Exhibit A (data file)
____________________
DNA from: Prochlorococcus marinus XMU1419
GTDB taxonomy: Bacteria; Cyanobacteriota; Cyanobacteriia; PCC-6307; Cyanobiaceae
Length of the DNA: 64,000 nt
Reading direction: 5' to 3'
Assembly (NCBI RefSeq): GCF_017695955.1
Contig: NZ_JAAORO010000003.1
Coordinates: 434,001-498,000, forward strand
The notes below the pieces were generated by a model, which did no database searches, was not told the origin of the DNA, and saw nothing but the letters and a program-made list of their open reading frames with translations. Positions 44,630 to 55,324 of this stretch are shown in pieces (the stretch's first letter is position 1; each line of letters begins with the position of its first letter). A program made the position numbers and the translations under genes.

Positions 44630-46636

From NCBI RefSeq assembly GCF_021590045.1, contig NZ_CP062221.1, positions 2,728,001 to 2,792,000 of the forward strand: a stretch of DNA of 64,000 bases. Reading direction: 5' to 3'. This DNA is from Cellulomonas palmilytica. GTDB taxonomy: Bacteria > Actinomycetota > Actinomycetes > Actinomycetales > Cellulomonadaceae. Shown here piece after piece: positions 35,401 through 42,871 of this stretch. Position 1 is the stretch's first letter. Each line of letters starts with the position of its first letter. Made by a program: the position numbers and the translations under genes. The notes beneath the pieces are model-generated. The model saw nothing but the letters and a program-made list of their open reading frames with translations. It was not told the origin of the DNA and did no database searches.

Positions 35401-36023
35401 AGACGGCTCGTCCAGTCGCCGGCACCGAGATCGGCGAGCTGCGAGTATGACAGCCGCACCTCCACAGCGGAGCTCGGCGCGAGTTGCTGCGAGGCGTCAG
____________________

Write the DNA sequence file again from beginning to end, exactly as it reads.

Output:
DNA from: Prochlorococcus marinus XMU1419
GTDB taxonomy: Bacteria; Cyanobacteriota; Cyanobacteriia; PCC-6307; Cyanobiaceae
Length of the DNA: 64,000 nt
Reading direction: 5' to 3'
Assembly (NCBI RefSeq): GCF_017695955.1
Contig: NZ_JAAORO010000003.1
Coordinates: 434,001-498,000, forward strand
The notes below the pieces were generated by a model, which did no database searches, was not told the origin of the DNA, and saw nothing but the letters and a program-made list of their open reading frames with translations. Positions 44,630 to 55,324 of this stretch are shown in pieces (the stretch's first letter is position 1; each line of letters begins with the position of its first letter). A program made the position numbers and the translations under genes.

Positions 44630-46636

From NCBI RefSeq assembly GCF_021590045.1, contig NZ_CP062221.1, positions 2,728,001 to 2,792,000 of the forward strand: a stretch of DNA of 64,000 bases. Reading direction: 5' to 3'. This DNA is from Cellulomonas palmilytica. GTDB taxonomy: Bacteria > Actinomycetota > Actinomycetes > Actinomycetales > Cellulomonadaceae. Shown here piece after piece: positions 35,401 through 42,871 of this stretch. Position 1 is the stretch's first letter. Each line of letters starts with the position of its first letter. Made by a program: the position numbers and the translations under genes. The notes beneath the pieces are model-generated. The model saw nothing but the letters and a program-made list of their open reading frames with translations. It was not told the origin of the DNA and did no database searches.

Positions 35401-36023
35401 AGACGGCTCGTCCAGTCGCCGGCACCGAGATCGGCGAGCTGCGAGTATGACAGCCGCACCTCCACAGCGGAGCTCGGCGCGAGTTGCTGCGAGGCGTCAG